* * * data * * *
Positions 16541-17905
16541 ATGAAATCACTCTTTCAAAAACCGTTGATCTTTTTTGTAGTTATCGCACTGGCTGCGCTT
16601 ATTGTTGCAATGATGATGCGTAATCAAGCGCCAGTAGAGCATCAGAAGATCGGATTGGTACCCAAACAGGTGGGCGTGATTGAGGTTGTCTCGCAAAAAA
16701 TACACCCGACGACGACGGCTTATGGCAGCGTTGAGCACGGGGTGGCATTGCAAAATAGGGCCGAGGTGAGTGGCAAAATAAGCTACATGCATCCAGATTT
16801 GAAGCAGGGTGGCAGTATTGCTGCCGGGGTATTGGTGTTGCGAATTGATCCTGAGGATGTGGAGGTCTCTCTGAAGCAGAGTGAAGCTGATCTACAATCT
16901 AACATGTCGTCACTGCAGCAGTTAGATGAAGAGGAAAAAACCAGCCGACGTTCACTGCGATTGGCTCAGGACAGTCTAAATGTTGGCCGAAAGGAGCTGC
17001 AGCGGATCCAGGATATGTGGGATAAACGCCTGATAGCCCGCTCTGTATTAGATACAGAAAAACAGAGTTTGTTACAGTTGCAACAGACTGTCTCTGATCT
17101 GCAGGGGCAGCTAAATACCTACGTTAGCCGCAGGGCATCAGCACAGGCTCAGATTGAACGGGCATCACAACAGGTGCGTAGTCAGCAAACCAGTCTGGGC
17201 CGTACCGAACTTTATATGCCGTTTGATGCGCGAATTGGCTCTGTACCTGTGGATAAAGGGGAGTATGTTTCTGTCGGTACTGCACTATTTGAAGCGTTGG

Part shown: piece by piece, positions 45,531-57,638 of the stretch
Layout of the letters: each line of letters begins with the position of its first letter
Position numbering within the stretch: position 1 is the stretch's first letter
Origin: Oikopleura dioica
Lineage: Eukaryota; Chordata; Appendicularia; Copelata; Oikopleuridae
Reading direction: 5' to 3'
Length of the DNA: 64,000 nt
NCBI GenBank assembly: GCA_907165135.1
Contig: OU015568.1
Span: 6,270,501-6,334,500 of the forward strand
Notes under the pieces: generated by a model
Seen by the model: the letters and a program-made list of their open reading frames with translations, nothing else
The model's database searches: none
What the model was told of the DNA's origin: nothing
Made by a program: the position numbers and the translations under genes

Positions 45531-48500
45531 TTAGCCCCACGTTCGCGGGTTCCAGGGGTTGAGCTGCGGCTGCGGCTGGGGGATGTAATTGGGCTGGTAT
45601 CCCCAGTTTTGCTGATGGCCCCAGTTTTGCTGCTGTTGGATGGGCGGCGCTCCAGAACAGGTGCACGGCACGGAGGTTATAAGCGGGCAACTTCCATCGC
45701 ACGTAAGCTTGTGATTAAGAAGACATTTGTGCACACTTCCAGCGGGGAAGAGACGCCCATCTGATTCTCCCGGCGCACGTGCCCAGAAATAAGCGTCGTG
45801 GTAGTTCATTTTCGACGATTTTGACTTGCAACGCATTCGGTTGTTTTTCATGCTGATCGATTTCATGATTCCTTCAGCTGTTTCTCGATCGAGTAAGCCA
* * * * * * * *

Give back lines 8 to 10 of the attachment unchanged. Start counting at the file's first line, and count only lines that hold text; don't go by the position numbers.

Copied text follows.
17101 GCAGGGGCAGCTAAATACCTACGTTAGCCGCAGGGCATCAGCACAGGCTCAGATTGAACGGGCATCACAACAGGTGCGTAGTCAGCAAACCAGTCTGGGC
17201 CGTACCGAACTTTATATGCCGTTTGATGCGCGAATTGGCTCTGTACCTGTGGATAAAGGGGAGTATGTTTCTGTCGGTACTGCACTATTTGAAGCGTTGG

Part shown: piece by piece, positions 45,531-57,638 of the stretch